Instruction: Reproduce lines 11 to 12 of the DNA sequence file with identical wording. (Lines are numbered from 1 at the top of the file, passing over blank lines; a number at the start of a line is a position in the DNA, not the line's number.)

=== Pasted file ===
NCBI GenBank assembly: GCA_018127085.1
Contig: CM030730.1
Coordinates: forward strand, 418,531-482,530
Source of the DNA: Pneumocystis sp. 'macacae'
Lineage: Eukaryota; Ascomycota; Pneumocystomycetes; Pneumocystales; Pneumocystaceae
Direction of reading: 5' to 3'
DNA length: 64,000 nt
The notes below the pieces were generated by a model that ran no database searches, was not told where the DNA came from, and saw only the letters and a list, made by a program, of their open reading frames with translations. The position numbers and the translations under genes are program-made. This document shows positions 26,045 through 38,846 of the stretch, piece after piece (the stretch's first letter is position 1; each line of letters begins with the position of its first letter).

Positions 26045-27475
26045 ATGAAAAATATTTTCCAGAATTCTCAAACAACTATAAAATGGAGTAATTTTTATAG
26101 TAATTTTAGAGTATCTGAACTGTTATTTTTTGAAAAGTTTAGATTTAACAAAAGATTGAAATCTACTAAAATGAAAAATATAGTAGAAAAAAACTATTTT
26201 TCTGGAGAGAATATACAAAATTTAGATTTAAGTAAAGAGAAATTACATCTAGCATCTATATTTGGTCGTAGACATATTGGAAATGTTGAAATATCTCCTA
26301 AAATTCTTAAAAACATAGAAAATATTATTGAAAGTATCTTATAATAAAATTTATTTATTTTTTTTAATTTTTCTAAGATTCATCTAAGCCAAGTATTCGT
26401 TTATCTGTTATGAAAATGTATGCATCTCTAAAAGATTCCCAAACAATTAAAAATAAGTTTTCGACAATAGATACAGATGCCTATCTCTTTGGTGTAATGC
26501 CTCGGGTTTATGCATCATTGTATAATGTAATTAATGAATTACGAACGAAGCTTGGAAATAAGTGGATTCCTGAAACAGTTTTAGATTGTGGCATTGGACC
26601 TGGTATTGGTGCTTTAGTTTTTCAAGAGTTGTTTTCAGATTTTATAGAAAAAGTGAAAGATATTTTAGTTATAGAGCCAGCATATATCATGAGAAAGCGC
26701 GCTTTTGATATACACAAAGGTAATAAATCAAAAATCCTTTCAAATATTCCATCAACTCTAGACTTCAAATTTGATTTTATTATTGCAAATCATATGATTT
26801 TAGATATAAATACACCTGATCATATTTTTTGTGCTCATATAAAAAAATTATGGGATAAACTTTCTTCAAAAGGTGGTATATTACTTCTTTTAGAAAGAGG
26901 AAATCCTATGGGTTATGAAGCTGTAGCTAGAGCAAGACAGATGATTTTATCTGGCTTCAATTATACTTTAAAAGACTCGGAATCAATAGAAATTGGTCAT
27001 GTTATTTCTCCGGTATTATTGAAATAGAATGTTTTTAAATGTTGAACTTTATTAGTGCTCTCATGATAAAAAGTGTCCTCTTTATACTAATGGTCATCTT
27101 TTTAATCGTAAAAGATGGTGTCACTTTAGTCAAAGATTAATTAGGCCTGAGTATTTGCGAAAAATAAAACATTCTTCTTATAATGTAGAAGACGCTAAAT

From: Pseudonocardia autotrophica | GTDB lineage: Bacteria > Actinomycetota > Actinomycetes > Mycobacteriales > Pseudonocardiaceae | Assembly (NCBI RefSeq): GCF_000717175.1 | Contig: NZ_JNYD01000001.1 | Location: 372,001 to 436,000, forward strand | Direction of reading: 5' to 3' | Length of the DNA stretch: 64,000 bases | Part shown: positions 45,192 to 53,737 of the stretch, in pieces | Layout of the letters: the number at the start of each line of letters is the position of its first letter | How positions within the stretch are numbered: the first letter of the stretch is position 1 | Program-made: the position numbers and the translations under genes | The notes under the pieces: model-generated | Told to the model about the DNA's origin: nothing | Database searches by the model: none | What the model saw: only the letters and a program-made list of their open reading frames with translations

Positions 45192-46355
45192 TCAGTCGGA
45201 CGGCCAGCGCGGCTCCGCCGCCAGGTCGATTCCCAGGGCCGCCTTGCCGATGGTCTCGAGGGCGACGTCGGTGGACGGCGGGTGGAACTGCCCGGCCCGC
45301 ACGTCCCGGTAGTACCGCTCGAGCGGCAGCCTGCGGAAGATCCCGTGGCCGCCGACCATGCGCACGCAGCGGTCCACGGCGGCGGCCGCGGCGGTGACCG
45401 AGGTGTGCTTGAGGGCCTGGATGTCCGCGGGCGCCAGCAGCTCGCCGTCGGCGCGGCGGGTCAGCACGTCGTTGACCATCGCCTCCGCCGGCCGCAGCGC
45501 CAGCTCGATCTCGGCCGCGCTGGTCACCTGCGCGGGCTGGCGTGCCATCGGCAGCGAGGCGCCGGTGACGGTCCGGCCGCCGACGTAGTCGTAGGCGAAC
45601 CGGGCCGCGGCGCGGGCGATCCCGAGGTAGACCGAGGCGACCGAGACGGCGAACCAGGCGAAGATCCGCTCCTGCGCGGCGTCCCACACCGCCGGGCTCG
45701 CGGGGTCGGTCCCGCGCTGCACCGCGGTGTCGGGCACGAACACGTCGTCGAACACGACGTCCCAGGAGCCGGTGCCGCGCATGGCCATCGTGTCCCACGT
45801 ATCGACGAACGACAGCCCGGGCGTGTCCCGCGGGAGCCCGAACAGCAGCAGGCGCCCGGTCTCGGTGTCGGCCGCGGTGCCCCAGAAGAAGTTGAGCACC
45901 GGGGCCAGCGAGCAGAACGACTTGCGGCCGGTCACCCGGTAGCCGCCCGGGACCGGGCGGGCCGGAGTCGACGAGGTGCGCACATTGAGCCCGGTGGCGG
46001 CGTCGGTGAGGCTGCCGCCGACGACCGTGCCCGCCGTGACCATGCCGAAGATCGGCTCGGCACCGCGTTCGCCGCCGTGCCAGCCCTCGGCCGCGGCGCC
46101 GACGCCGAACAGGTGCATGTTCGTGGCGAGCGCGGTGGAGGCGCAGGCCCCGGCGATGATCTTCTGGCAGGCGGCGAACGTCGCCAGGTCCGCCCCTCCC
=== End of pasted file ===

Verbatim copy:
26101 TAATTTTAGAGTATCTGAACTGTTATTTTTTGAAAAGTTTAGATTTAACAAAAGATTGAAATCTACTAAAATGAAAAATATAGTAGAAAAAAACTATTTT
26201 TCTGGAGAGAATATACAAAATTTAGATTTAAGTAAAGAGAAATTACATCTAGCATCTATATTTGGTCGTAGACATATTGGAAATGTTGAAATATCTCCTA